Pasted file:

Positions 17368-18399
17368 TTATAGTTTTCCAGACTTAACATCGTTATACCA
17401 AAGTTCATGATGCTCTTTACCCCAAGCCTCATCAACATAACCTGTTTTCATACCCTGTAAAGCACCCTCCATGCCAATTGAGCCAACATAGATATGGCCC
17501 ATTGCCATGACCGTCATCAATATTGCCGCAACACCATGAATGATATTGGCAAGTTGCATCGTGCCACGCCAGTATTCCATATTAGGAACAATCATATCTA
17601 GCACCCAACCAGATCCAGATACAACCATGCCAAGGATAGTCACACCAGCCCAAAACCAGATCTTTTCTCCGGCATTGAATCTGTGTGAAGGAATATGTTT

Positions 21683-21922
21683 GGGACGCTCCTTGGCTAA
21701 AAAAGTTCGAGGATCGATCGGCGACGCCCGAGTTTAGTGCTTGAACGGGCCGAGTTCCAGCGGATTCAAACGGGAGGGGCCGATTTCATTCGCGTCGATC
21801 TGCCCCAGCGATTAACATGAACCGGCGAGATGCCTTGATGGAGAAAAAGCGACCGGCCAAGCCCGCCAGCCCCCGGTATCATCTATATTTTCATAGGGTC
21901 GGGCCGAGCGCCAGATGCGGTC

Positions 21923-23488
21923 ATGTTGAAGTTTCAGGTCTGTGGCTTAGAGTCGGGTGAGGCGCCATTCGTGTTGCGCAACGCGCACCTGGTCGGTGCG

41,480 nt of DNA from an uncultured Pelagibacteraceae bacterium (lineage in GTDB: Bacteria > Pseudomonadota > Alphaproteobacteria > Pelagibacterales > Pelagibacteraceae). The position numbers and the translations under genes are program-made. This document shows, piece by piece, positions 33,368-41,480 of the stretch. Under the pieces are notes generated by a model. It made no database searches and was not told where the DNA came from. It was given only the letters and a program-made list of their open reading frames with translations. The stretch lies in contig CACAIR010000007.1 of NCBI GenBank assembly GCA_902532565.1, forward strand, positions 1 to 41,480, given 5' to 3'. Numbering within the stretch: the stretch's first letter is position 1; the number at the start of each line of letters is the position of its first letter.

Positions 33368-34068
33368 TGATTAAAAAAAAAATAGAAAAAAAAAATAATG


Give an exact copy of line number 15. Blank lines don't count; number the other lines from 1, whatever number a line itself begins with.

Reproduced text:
33368 TGATTAAAAAAAAAATAGAAAAAAAAAATAATG